Published Thursday, August 29, 2013 at 1:00 am / Updated at 11:28 am
Shatel: It's unfair to apply Pipeline standards to today's Huskers, Tenopir says

Three pancakes. One sitting.

Aaron Graham exploded off the ball and flattened the linebacker in front of him. He turned and headed out to lead the running back and mauled a pursuing cornerback. He then motored downfield and took out the backside safety.

Milt Tenopir wrote the letter “P” three times on Graham's grade sheet for that one play back in the mid-1990s. Three pancakes, one play. And one very loud protest.

“Matt Hoskinson, who was the swing guard, said, 'you can't give anyone three on one play,' ” Tenopir said. “I said, 'Why not?' Hoss said, 'Because we're in a competition, and he's already way ahead.' ”

Tenopir's old blue eyes shine as he tells this old tale. He's 73 now. It's been 10 years since he hung up the keys to the Pipeline, a decade since he left behind the greatest offensive line legacy in college football history.

We used to call him Uncle Miltie, but now he's Grandpa Milt. He and wife Terri have nine grandkids. He beat prostate cancer. He's found a healthy diet. Lost 40 pounds. His life now is fishing and going to watch his grandkids play sports.

On Sept. 14, Grandpa Milt will take part in Barry Switzer's “Coaches Cabana” program, in which he will answer fans' questions live during the UCLA-Nebraska game in an online telecast.

If anyone asks him to compare Nebraska's offensive line to Tenopir's old Pipelines, he'll have a ready answer.

“You can't compare,” Tenopir said. “It's not fair. They're approaching the game in a different scheme and system. It's time to stop doing that.”

As usual, Tenopir nailed it.

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As Nebraska opens the 2013 season on Saturday night, the offensive line has high hopes. It's big, savvy and experienced. They say this is Bo Pelini's best offensive line. For sure, it's John Garrison's first as offensive line coach.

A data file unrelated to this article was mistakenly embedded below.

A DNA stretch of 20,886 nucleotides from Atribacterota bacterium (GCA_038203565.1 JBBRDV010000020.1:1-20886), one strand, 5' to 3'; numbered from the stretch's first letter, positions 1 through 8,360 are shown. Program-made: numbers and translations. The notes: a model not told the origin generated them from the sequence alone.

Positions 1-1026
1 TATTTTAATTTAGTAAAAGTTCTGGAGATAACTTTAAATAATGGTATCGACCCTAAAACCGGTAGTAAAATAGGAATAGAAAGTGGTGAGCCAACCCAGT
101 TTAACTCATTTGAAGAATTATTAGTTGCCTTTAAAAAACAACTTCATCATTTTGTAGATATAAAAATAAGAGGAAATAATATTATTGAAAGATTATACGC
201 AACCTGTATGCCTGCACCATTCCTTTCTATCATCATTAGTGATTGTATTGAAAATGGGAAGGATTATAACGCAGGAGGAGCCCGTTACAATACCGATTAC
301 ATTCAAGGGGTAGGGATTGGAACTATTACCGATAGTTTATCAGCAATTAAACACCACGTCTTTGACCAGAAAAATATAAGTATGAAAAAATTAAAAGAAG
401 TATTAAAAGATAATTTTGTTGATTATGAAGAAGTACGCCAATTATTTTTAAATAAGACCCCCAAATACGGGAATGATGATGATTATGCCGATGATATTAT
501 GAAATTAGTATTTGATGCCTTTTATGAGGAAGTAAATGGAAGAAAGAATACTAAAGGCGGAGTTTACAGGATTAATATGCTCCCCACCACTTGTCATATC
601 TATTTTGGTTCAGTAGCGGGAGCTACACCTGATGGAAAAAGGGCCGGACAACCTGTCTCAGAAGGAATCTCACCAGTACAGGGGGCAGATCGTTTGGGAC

His predecessor, Barney Cotton, moved to a different role in the offense. A lot of people wanted to move Cotton out of Lincoln. They said his lines, for different reasons, were not up to par.

But it's time for a new definition — says the man who set the bar for three decades.

Milt's Men played a weekly game of domination. Once upon a time, it was defined by scorched earth. But here in 2013, how do you look down at Memorial Stadium and see domination?

In a world where Nebraska linemen don't huddle and their primary job is to keep the quarterback upright, it's not always easy to know.

“We used to look at the scoreboard during games, but never at the score,” Garrison said. “They had that corner that said rushing yards and passing yards. At the end of the third quarter, you'd see 250 yards rushing. And we'd say, 'That's not acceptable. We have to get to 300 yards rushing.' Or it was a bad game.”

Last season, Nebraska averaged 253.4 yards rushing. That ranked eighth in the nation. Back in Milt's day, that was an average quarter.

It's a different world. And the Huskers, led by offensive coordinator Tim Beck, have joined the revolution.

Leaving behind the ghost of Harry Grimminger and his trophy.

“One year we went out to UCLA and got after them pretty good,” Tenopir said, remembering a 42-3 win in 1984. “We're sitting on the plane getting ready to leave and here comes (All-America guard) Harry Grimminger, carrying a trophy.

“I said, 'What's that for?' He said, 'I was (ABC) player of the game.' We ran 10 toss sweeps his way and he's carrying a trophy after the game.”

Nebraska offensive linemen used to be rock stars. They used to win Outland Trophies. They rode the wave of Tom Osborne's offensive preference: run the opponent into the ground.

The mystique of the Pipeline came from the eye-popping rushing totals. The highlights of defenders smashed into the turf. Nothing embodied the mystique more than the “Pancake” stat. There's nothing cooler than a stat for kicking a guy's butt.